UPSC Daily Editorial Analysis | India’s Growing Water Crisis; The Seen And The Unseen | 15th September, 2022

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What the article is about:

  • The article talks about growing water stress in India and ways to deal with it.


  • GS2:Issues arising out of design and implementation of policies, Mobilisation of resources.


  • The UNESCO united nations world water development report of 2022 has raised concern over sharp rise in freshwater withdrawal from streams, lakes, aquifers and human made reservoirs.

Extent of water stress in India:

  • The new water report of the Food and Agriculture organisation of the united nation (FAO) sounded a note of caution about this silent crisis of global dimension.
  • The water scarcity clock, shows that over 2 billion people live in countries now experiencing high water stress.
  • The Global Draught Risk and Water Stress map (2019) shows that major part of India, particularly west,central and parts of peninsular India are highly water stressed and experience water scarcity.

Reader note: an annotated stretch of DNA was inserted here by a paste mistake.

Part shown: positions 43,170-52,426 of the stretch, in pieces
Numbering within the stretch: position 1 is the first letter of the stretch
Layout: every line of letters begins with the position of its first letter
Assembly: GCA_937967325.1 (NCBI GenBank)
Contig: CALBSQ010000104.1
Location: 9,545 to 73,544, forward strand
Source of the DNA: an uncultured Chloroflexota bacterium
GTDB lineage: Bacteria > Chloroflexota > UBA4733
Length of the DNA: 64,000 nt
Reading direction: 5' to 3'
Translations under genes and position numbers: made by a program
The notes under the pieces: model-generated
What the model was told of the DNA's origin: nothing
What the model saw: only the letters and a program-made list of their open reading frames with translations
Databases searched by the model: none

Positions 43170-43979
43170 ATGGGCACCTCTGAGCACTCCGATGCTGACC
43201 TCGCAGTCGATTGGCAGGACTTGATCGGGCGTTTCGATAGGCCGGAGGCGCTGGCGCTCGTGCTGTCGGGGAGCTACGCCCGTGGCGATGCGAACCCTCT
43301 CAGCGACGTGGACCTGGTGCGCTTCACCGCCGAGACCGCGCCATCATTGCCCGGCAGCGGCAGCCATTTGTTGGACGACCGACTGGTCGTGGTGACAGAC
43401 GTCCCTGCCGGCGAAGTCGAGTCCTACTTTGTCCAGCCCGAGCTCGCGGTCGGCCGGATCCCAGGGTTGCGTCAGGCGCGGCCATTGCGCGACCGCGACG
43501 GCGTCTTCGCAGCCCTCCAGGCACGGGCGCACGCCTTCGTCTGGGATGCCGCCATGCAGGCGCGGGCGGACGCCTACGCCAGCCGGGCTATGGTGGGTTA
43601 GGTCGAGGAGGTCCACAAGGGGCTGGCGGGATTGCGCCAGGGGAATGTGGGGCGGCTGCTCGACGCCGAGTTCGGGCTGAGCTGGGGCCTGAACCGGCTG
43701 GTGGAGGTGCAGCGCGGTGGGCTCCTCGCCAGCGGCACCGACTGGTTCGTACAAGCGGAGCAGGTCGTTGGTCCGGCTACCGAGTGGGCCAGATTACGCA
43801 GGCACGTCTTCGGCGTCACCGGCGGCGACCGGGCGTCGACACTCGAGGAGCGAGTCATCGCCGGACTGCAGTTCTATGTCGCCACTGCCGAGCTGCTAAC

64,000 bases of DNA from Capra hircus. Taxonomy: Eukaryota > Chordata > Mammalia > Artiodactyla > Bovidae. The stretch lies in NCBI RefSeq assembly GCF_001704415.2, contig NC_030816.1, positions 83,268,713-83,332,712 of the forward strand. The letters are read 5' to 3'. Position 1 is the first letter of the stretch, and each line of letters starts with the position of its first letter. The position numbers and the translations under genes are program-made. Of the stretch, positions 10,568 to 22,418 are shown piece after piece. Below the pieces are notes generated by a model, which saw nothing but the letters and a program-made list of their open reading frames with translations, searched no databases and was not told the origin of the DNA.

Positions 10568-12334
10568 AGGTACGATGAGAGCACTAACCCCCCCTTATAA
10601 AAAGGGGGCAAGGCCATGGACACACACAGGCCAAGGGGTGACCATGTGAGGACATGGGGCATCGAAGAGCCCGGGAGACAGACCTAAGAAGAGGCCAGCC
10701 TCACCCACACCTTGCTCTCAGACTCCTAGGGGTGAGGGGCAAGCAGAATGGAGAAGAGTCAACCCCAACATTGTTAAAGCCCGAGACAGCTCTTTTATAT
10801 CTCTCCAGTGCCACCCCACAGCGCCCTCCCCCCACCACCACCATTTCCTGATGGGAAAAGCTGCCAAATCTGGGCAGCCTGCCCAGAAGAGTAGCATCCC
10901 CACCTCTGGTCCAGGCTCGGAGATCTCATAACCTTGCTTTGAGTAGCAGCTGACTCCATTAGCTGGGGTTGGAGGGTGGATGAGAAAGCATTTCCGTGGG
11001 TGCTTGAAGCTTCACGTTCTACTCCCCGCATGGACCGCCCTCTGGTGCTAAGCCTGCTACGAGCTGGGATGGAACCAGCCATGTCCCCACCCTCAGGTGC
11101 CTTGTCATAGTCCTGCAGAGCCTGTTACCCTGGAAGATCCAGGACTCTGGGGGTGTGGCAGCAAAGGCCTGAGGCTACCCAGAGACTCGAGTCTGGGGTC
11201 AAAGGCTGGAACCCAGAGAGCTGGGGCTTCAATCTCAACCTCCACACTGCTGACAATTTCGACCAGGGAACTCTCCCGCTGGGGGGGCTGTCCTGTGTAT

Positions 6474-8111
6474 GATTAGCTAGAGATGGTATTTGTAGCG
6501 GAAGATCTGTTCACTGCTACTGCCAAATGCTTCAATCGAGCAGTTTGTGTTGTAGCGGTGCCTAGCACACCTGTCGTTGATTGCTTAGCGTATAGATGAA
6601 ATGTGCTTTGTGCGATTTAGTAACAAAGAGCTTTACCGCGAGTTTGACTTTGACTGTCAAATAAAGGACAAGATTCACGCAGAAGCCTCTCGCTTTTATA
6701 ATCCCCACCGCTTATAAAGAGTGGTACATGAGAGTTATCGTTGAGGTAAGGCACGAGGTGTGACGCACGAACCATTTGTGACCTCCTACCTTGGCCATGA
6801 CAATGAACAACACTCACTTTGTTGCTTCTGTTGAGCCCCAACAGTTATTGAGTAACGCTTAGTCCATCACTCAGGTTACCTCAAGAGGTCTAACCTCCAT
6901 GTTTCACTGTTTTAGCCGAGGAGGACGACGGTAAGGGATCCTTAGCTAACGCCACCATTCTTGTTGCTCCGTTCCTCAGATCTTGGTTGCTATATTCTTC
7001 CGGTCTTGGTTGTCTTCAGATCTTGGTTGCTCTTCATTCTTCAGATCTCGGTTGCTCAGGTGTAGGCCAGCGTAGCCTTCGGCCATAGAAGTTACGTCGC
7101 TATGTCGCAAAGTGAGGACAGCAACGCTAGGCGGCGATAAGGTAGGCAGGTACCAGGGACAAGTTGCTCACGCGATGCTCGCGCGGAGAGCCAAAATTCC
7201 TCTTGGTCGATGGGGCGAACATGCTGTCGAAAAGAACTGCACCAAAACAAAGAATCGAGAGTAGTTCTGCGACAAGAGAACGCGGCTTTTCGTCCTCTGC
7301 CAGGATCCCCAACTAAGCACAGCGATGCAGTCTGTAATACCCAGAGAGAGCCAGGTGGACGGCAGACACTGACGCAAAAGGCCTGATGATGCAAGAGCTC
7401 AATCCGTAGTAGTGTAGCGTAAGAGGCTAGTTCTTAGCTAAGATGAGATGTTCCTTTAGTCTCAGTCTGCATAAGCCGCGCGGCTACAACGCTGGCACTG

• A NITI aayog report, “composite water management index (2018) has sounded a note the worst water crisis in the country, with more than 600 million people facing acute water shortages.
  • A review paper published in 2019 reported that, at least 12% of large cities in the world rely on inter-basin transfers.


  • Rural-urban transfer of water is an issue of global concern.
  • A UN report on, “Transboundary water systems- status and trend (2016) linked this issue of water transfers with various sustainable development goals, The report identified risks associated with water transfer in three categories of Biophysical, Socio economic and governance.
  • The urban population will cross the 40% mark by 2030, with the further growth if cities, water sources allocation will be enhanced at the expense of irrigation water.
  • The Rural- urban water transfer has the potential to ignite the rural urban disputes.

Way ahead:

  • It is important to strive for a win-win situation, such a situation is possible through a host of activities in the rural and urban areas, which is primarily a governance challenge.
  • A system perspective and catchment scale based approach are necessary to link reallocation of water with wider discussions on development, fostering an rural urban partnership and adopting an integrated approach in water management.


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